The Asia-Pacific HDR 2006 has set out an eight-point agenda for the countries in Asia and the Pacific to help them respond to new challenges in international trade. How different are these from those that are often prescribed by the IMF and the World Bank?
Our prescription is different essentially in two areas. One, we have advocated the adoption of a strategic trade and industrial policy.
This means these countries must have a selective approach to protecting some of their industries, and investments should be made to prepare them for competition ahead.
Two, we feel that most of these countries have moved away from agriculture, resulting in a reduction in investment in the agriculture sector. We want to restore focus on agriculture.
A selective approach towards protection implies discretionary policies. Are you in favour of such discretion?
There has to be a criterion for selecting industries that deserve special treatment, and there should be a clear time-frame for protection, which should be phased out.
We are opposed to fiscal incentives as a policy instrument, and instead prefer the public investment route to boost infrastructure.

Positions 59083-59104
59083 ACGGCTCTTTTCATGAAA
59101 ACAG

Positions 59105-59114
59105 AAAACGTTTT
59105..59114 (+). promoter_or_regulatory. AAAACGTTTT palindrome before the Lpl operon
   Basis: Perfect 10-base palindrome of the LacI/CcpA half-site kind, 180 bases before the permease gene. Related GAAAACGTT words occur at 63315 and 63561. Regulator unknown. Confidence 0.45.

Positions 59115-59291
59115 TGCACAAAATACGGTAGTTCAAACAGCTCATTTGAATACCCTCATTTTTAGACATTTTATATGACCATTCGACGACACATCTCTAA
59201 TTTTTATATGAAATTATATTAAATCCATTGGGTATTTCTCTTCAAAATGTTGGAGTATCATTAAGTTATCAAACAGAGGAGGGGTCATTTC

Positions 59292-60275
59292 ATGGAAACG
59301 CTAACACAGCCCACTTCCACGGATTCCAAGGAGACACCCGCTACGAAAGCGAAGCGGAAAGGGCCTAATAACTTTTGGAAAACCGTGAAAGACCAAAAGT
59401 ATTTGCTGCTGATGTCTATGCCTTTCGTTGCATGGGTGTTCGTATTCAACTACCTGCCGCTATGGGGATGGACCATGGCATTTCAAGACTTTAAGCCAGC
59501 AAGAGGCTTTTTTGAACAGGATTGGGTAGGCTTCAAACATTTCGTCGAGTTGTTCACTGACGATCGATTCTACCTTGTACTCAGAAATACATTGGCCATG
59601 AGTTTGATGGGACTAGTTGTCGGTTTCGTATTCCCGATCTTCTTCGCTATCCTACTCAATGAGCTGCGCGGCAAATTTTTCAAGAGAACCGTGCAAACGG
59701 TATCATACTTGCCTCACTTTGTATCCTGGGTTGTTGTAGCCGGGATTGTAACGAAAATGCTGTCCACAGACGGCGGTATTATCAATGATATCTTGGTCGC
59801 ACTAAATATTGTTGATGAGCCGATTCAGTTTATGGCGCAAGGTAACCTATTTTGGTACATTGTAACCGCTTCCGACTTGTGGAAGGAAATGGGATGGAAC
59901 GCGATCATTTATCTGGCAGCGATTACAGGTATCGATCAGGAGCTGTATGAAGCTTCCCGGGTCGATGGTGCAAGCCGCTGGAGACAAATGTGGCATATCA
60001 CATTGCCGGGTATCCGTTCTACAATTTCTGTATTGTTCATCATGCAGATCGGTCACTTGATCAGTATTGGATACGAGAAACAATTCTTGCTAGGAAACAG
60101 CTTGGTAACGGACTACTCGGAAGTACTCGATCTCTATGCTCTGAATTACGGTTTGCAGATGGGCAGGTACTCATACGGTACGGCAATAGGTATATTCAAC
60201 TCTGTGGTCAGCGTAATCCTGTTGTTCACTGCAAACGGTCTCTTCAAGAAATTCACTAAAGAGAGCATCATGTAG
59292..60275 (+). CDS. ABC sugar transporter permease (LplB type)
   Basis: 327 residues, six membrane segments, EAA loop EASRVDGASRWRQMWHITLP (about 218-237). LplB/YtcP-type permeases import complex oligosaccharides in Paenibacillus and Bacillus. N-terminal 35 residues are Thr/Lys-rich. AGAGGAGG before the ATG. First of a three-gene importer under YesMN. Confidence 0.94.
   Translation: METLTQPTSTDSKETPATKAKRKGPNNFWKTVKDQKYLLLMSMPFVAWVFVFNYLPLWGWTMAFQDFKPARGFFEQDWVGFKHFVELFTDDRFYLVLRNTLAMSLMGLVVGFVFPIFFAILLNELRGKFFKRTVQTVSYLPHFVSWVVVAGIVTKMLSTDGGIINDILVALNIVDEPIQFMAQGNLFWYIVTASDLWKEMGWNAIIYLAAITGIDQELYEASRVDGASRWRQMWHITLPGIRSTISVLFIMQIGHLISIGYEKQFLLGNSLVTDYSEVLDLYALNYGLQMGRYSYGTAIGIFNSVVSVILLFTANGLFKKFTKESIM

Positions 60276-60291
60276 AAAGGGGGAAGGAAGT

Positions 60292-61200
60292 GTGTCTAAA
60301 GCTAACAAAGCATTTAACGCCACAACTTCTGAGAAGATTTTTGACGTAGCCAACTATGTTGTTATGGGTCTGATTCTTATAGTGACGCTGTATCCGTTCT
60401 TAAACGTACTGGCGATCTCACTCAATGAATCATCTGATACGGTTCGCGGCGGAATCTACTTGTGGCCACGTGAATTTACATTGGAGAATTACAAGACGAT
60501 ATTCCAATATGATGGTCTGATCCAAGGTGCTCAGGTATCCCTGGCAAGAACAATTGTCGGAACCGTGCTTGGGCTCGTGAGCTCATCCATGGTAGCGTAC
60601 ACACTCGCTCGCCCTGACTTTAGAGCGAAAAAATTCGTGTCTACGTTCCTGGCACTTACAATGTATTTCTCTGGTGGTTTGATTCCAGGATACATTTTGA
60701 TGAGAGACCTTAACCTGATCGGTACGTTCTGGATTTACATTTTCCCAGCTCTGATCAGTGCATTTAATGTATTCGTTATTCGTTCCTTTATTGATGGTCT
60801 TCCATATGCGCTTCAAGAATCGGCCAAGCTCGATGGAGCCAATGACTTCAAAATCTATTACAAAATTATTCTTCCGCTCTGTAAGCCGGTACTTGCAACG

But protection policies, once introduced, are difficult to phase out.
Yes, there are political difficulties in phasing them out. But there have to be clear-cut announcements on the phase-out programme and a strong competition policy should be in place. It is a complex process and there are dangers of corruption.
What role do you see for markets in agriculture?
We need to view agriculture as a food security issue. There will be need for protecting farmers and market-support policies to encourage crop diversification.
Aren't rigidities in labour laws a hindrance to the process of change?
We are not in favour of extreme rigidities. Labour policies must be flexible and there have to be redundancy payments to compensate displaced labour and re-train them.
Your report seems to be in favour of both, a multilateral trade regime and the formation of regional trade blocs. Aren't these contradictory?
We are not in favour of bilateral trade because we fear there is trade diversion and welfare loss. We endorse the multilateral trading regime. But we are less opposed to regional trading arrangements, because we see these as the building blocks for a strong multilateral trading system.
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